“To arrest suspects would likely to lead to injuries to suspects, injuries to officers, and people who were not involved in damaging property being thrown into a very violent confrontation with the police that could have had serious ramifications for the city of Bristol and beyond,” Mr Marsh said.
“Can you imagine scenes of police in Bristol fighting with protesters who were damaging the statue of a man who is reputed to have gathered much of his fortune through the slave trade?
“I think there would have been very serious implications and whilst I certainly do not condone crime or damage of any sort, I fully support the actions of my officers.
I am very proud to come from Bristol and for #Blacklivesmatter to be massively supported (5,000 people!) in a city with 15% people of colour. The protest looked from what I could see of the coverage. I have been aware of the Colston statue while growing up but the worst that ever happened was he ended up with a traffic cone on his head.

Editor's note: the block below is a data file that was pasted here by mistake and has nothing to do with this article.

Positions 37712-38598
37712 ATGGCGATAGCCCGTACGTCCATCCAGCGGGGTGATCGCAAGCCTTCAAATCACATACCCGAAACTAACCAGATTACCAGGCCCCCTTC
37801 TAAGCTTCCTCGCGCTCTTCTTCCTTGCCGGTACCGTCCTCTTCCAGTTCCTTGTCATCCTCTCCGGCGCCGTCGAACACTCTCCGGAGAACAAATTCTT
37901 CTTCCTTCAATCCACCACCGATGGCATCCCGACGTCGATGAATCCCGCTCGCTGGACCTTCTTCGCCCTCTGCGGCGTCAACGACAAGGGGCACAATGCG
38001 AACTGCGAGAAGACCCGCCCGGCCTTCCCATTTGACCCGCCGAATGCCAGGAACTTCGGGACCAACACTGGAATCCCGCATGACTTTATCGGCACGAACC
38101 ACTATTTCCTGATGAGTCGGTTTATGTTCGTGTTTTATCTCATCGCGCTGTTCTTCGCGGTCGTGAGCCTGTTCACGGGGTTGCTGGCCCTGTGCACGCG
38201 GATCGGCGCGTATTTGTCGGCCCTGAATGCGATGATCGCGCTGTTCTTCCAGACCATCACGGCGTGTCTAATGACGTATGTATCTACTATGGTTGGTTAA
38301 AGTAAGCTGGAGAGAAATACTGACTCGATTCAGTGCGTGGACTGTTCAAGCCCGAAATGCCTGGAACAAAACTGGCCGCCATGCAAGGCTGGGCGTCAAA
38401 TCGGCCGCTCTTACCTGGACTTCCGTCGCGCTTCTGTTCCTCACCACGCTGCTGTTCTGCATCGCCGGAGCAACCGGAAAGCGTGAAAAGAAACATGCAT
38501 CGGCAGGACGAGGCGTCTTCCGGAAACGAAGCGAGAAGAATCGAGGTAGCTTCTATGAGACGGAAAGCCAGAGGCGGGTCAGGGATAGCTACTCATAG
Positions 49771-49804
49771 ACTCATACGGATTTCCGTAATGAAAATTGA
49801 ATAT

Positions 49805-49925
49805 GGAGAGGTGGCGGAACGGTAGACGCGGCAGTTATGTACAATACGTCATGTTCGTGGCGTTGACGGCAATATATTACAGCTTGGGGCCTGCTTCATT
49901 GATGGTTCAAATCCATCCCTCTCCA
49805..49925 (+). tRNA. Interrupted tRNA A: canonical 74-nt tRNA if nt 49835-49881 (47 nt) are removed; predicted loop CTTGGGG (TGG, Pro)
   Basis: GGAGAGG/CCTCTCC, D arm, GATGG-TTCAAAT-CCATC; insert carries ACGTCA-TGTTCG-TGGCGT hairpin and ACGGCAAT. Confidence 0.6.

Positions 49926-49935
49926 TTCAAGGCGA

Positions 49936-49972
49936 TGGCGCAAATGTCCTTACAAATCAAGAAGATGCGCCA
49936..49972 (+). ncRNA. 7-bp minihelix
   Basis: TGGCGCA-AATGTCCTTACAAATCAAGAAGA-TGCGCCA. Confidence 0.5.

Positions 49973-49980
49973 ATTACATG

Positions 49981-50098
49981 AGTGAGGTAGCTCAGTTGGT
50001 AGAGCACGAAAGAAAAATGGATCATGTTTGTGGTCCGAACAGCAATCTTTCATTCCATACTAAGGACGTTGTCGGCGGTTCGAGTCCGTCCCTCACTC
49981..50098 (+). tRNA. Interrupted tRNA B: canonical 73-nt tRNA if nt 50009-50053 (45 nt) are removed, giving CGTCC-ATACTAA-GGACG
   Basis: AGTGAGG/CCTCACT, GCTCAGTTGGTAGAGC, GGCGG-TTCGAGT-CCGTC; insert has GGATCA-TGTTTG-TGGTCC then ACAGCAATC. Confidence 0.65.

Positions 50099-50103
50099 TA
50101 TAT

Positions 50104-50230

Bristol have been debating if it should be taken down for a while and theres been attempts to show the historic horror of the slave trade in the UK.
“I believe that one candidate for his replacement would be Paul Stephenson. He led the 1963 Bristol Bus Boycott, started because Bristol Post announced in 1961 that black workers were refused work despite a worker shortage due to a resolution from the Transport and General Workers’ Union. The Boycott influenced the creation of the Race Relations Act.
Its clear this time black lives matter is going to have some serious legacy with lots of good people and companies standing alongside.
The calls to reform history education to include much more about the UK’s role in the slave trade, have been ignited once again.